Ask the Master Gardeners: April 2013
Guadalupe County Master Gardeners is responsible for this content, which is not edited by the Wilson County News or wilsoncountynews.com.
Q: Is it time to fertilize? Can I use weed and feed?
A: Doug Welsh, in his Texas Garden Almanac, is particularly adamant about not using weed and feed fertilizer because the timing for weed control and feeding is so different. Spring lawn fertilizer is put out in the spring after you have mowed a couple of times, while summer weed control herbicides are applied in late winter (February for here). Fall fertilizing is done after the first frost and the lawn has stopped growing which is usually mid October through November, while pre-emergent herbicides are applied in August or September.
Post emergent herbicides can’t tell the difference between a weed and a tree or shrub. Welsh suggests that if your lawn is properly mowed, fertilized and watered, weeds are seldom a major problem. In fact, my husband carefully sprays a dot of glyphosate in the center of dandelions to take care of our lawn weed problem. Over a period of five years we have finally eliminated grass burs by digging each plant before we mow. The first year was terribly back breaking. Now, however, there are only a few near our neighbor’s yard.
Q: How short can I mow my lawn?
A: According to Welsh, the optimal height for common Bermuda is one to three inches (or three fourth inch to two inches for hybrid Bermuda). The height for St. Augustine grass is three to four inches. Make sure you have a mulching lawn mower. Those grass clippings decompose rapidly and provide nutrients for your lawn. Mowing at the highest recommended height helps your lawn withstand heat and drought. Taller heights develop deeper root systems.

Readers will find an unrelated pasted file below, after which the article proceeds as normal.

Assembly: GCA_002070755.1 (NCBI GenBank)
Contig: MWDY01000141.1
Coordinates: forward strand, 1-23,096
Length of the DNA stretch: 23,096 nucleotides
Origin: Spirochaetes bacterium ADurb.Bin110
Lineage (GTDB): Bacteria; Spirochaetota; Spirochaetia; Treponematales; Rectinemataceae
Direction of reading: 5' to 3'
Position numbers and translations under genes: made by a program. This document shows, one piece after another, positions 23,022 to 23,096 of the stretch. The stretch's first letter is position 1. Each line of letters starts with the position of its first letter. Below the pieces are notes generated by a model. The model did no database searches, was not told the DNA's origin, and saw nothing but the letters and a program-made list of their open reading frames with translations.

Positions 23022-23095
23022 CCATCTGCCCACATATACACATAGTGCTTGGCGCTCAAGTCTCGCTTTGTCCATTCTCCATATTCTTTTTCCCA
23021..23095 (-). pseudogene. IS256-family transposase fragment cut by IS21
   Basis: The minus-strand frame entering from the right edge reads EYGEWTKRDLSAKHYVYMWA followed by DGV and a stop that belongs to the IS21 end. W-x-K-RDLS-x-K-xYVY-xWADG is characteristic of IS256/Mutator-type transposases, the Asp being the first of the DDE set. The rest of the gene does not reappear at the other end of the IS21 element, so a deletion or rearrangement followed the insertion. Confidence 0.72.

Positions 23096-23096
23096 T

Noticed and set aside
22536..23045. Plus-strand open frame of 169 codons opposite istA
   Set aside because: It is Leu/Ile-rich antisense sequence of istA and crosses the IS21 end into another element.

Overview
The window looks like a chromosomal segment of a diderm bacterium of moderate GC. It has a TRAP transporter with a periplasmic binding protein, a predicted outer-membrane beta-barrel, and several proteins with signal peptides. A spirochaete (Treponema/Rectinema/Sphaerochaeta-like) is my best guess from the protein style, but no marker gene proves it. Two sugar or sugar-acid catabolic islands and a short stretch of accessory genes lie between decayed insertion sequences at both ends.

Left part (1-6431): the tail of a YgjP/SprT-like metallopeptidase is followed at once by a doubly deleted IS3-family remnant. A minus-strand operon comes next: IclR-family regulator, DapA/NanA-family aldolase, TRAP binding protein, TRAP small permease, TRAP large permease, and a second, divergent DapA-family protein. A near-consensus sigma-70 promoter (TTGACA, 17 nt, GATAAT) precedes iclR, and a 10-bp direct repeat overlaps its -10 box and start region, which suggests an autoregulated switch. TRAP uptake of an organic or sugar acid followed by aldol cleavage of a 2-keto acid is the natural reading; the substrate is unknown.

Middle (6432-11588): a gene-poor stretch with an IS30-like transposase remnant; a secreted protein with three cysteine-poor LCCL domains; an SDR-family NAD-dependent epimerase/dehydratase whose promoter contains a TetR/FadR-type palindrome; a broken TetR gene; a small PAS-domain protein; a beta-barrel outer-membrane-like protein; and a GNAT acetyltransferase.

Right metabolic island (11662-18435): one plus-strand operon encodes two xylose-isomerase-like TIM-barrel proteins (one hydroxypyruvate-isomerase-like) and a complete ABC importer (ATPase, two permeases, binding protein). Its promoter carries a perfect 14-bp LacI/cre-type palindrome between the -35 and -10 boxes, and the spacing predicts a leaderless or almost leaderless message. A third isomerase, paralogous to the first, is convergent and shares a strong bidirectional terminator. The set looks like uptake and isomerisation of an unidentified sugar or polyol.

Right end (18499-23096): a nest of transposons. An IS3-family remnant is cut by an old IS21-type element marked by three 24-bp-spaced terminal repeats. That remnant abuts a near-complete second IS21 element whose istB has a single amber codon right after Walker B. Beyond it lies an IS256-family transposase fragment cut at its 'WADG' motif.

Q: I don’t have room for a garden. What can I plant in a pot?
A: This is a question I get frequently. Almost anything will grow in a pot as long as you remember to water. Some of my bigger pots (the blueberries) are hooked up to my automatic drip irrigation system. My Mexican lime is near the house so I have to remember. Tomatoes, peppers, lettuce, cucumbers and squash (with a trellis), broccoli and many others will all grow well in pots. You must have 6 to 8 hours of sun. My pots are on the east side of the deck so do well.
If you are still wary of planting vegetables, why not try herbs. They are useful as well as beautiful. In fact, my culinary sage is in full bloom right now. Other herbs that can be planted now are different types of basil, chives, garlic chives, dill (also a good butterfly larva plant), Mexican mint marigold (use instead of tarragon or anise), Mexican oregano, many different mints, oregano, rosemary, sage, and thyme. I have my sweet bay laurel in the ground, but my daughter-in-law has hers in a pot and it does just fine. I always keep a pot of parsley near the house for instant use. At a meeting recently someone made a dish of tabbouleh which had chopped parsley, mint, tomatoes, and green onion; this was mixed with olive oil, lemon and cracked wheat. Delicious!
Clara Mae Marcotte is a Texas Master Gardener with Texas A&M AgriLife Extension. If you have a question to be answered, call the Master Gardeners at 830-379-1972 or leave a message to be answered. The website is guadalupecountymastergardeners.org. The Master Gardener research library is open Mondays from 8:30 to noon, on the second floor of the Texas A&M AgriLife Extension building, 210 East Live Oak in Seguin.